"Empire" actor Jussie Smollett, who made headlines and won sympathy after he claimed to have been attacked in subzero Chicago by MAGA hat wearing thugs, is now being charged with a felony. Smollett allegedly filed a false police report.
The Smollett story pushed all the buttons: a young, gay black man being attacked by Trumpistas with a noose. Still, it seems such an unnecessary thing for Smollett to do. The question is: Why?
John McWhorter thinks he has the answer: victimhood is glamorous.
Until this twist, smart people were claiming that the attack on Smollett was the story of Donald Trump’s America writ small—that it revealed the terrible plight of minority groups today. But the Smollett story, if the “trajectory” leads to evidence of fakery, would actually reveal something else modern America is about: victimhood chic. Future historians and anthropologists will find this aspect of early-21st-century America peculiar, intriguing, and sad.
. . .
But that’s just it—Smollett, if the latest reporting is true, was an eager puppy, jumping with joyous inattention into American social politics as he has encountered it coming of age in the 21st century. He would have known that in this moment, very important people would find him more interesting for having been hurt on the basis of his identity than for his fine performance on an interesting hit television show. He would have known this so well that it didn’t even occur to him that his story would have to be more credible than the dopey one he threw together about being jumped in near-Arctic temperatures by the only two white bullies in America with a mysterious fondness for a black soap hip-hopera. (Yet again, I’m assuming the latest reporting is accurate.)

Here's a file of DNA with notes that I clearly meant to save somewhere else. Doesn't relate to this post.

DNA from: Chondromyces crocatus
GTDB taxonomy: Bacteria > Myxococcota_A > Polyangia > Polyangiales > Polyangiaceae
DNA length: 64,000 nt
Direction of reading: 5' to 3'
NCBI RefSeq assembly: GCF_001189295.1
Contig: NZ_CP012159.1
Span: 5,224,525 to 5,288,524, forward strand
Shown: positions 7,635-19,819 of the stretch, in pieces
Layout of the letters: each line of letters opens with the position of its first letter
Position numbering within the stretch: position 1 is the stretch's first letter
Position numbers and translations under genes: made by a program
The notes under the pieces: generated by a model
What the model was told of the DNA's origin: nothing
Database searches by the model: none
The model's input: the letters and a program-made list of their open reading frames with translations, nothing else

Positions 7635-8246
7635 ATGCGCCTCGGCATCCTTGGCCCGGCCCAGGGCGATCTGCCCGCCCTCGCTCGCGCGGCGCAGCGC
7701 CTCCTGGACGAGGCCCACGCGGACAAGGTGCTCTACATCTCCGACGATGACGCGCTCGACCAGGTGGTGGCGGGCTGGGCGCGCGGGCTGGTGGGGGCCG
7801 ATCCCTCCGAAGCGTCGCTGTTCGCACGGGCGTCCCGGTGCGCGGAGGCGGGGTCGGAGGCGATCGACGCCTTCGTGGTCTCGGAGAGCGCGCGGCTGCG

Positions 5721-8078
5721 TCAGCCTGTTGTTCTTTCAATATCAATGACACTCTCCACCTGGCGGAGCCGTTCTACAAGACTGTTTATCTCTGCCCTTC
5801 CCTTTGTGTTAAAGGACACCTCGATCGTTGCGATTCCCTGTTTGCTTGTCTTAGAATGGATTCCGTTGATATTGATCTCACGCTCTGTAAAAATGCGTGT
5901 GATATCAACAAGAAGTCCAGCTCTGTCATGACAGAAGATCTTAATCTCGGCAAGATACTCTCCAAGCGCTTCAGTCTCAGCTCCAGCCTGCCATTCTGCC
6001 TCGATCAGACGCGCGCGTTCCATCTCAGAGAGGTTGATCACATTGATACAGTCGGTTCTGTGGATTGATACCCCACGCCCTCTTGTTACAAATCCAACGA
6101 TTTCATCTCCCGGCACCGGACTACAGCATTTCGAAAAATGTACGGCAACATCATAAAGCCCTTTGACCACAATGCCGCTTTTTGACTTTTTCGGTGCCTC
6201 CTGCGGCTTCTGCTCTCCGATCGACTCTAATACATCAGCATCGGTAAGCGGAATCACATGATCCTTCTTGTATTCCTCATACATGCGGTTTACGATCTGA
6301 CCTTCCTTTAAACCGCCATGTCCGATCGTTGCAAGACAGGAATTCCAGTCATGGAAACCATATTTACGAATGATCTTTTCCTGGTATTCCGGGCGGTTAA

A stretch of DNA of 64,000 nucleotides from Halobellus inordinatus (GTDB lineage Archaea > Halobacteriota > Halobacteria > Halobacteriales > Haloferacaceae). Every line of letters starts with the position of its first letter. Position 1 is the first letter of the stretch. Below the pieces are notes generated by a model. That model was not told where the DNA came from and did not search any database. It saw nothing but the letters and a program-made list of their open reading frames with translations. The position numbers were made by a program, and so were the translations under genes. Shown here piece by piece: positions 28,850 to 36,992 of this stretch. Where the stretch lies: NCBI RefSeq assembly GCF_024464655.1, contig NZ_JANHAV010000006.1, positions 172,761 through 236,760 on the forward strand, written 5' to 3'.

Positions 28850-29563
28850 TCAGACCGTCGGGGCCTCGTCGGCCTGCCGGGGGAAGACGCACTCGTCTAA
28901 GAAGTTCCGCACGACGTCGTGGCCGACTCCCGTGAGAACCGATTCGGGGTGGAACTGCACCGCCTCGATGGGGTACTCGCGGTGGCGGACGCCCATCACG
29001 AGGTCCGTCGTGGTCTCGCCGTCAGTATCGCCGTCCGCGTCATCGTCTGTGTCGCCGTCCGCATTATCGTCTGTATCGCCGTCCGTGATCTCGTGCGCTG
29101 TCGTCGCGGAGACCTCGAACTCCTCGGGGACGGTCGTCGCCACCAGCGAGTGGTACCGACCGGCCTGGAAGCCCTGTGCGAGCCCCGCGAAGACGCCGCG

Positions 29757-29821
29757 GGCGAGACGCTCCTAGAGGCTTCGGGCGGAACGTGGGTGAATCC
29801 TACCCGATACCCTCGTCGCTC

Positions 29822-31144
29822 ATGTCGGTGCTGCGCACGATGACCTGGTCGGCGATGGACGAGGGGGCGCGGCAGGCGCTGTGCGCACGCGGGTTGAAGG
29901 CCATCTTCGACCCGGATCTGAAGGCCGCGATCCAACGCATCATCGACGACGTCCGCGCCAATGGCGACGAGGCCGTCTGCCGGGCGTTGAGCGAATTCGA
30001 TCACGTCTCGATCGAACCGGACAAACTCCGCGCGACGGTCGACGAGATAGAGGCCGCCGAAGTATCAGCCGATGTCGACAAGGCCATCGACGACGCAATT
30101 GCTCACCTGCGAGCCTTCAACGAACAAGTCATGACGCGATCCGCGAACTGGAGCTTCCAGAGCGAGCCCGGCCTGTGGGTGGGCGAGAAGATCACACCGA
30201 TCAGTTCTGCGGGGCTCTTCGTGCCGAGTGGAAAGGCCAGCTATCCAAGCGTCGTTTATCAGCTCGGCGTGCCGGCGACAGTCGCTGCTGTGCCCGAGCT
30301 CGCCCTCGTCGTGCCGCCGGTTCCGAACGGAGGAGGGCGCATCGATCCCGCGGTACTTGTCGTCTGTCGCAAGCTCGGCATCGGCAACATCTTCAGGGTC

Only in an America in which matters of race are not as utterly irredeemable as we are often told could things get to the point that someone would pretend to be tortured in this way, acting oppression rather than suffering it, seeking to play a prophet out of a sense that playing a singer on television is not as glamorous as getting beaten up by white guys. That anyone could feel this way and act on it in the public sphere is, in a twisted way, a kind of privilege, and a sign that we have come further on race than we are often comfortable admitting.
Unfortunately, there was a real victim in the Smollett case.
Even if it were to turn out that there was a grain of truth in his original tale, because he was a celebrity, and because his allegations pushed all the buttons (young gay, black male attacked by thuggish Trumpistas with a noose), the Chicago PD reportedly, according to columnist John Kass, put more than twenty people to his case.
So who was the real victim?
Anybody who really needed help from a PD tied up with "solving" a celebrity case.
It looked like a street gang may have been targeting his mother. She’s been shot before. The child, Dejon Irving, is on life support.
I don’t think there were two dozen detectives assigned to Dejon Irving’s case. But he’s not a star to be used by politicians in pursuit of power. He’s not a symbol.
Politicians don’t tweet his name. He’s just a little boy from Chicago, shot in the head.
Celebrities, despite their liberal posturing, are generally all-too willing to accept special treatment, even if it means there is not much time for a 1-year-old boy on life support.
Just for the record, Kass doesn't blame the police.
They work for elected officials who make the calls and who, it seems cared more about Jussie Smollett than Dejon Irving.